He didn’t hobble toward ball field number two; he shoved his walker with purpose. Even tilted, he looked pretty good; eyes alert, dress casual and passably clean, disposition aloof but present. After three weeks in New York and countless years fantasizing about it, he finally felt well enough to make one of my boys’ baseball games.
“You gotta swing when it’s 3 and 2, kid!” he yelled at some boy I didn’t know, garnering a dirty look from some boy’s father.
I grimaced. “Dad, maybe keep your enthusiasm for the members of our family, please.”
He smiled,” clearly amused by himself. “Yeah, that guy didn’t appreciate my comment.”
This was the best I had seen my father in a long time and I tried without much success to appreciate the moment.
These last weeks have been enormously stressful. Applications for disability, transportation services and a downstairs unit had to be filled out, the right doctors found, Medicaid benefits approved to secure home health aides, visiting nurses and blah blah blah. We stand at the foot of a mountain of paper work, details and calls not returned.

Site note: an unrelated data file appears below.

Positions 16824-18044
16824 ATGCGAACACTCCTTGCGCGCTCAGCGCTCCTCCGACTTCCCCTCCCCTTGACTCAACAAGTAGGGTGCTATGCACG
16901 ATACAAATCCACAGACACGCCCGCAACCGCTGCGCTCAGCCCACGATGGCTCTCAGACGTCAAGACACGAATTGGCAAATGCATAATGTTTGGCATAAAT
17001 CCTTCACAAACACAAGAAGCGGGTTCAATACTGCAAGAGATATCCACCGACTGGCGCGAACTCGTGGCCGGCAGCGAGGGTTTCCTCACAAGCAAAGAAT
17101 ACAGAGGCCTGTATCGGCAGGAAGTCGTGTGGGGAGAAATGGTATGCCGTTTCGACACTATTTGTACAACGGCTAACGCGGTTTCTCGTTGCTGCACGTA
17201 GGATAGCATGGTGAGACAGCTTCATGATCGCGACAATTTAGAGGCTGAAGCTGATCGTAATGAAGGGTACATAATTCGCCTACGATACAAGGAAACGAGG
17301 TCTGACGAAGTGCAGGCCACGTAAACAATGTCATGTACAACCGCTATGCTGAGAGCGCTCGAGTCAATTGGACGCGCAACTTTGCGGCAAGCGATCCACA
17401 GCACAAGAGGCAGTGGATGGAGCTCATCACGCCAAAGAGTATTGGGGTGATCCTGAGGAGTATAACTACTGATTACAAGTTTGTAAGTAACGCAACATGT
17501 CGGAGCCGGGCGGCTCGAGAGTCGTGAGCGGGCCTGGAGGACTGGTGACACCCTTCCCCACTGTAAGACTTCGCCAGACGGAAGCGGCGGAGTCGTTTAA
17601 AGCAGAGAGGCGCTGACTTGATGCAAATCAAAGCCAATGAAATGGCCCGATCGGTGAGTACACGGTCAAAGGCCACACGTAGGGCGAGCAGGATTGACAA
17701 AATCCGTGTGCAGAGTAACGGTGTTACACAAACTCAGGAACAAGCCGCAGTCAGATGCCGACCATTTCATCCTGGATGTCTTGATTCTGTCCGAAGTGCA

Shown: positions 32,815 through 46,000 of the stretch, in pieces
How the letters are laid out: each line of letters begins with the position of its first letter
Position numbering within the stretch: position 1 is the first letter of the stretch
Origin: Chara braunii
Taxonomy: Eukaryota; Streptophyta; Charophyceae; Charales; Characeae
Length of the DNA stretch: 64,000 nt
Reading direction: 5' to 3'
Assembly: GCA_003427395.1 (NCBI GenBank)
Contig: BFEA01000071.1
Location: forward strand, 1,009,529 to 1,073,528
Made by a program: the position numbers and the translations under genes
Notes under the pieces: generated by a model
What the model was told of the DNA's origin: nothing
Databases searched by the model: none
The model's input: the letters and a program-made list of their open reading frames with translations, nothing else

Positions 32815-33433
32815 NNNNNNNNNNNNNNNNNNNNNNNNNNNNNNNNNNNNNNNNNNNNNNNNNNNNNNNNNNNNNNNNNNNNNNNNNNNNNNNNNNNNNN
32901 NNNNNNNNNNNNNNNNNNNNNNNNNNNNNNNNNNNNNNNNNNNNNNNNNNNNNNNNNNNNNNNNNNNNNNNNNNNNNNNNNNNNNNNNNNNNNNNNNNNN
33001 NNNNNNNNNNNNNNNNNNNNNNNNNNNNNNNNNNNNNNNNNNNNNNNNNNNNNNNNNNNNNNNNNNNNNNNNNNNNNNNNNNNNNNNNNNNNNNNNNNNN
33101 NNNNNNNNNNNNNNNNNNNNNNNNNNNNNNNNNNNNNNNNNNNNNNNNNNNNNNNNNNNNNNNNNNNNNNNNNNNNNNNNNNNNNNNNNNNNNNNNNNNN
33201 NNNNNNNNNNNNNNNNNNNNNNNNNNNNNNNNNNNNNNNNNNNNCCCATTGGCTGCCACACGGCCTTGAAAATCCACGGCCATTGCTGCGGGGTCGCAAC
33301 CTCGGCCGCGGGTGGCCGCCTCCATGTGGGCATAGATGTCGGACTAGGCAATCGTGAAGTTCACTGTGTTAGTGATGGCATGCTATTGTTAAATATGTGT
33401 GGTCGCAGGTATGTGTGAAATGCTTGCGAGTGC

But by far the biggest challenge is him.
He accidentally flooded the woman’s apartment below him by letting his sink overrun. Then he accidentally did it again. He accidentally pulled the emergency cord in the bathroom. He was confrontational with the nurse practitioner who came to help set up his medications. He didn’t go down to let in another NP.
Never ending, exhausting conversations saturate every space between the dramas. Pep him up, talk him down, find reasons for him to live. Be the happy voice, the scolding voice, the voice of reason. Even thinking about it makes my throat constrict.
Yet right now, he seems okay – his glassy eyes light as he watches the game, my other boys shyly stand near him and engage, he abandons his walker to hold on to the fence.
“Nice catch!” He yells to my son then turns to me, “Do you see the way he throws? He’s got confidence.”
I nod, glad that after weeks passed out in his chair, he’s found his voice and it’s not angry or miserable. It’s cheering.
Maybe we’ve turned a corner. Maybe it’ll be alright.
I allow just the smallest, tiniest, most miniscule molecule of hope to slip in, although at this point I don’t know how it’s even possible. Hope is a sneaky bastard.
The next morning social services call. They had just seen my father and found him extremely agitated and hostile with pills scattered everywhere. They regret to inform me that “mobile crisis” has been alerted and are on the way.
Maybe this is where it ends. Maybe it’s for the best.
At least he made it to a game.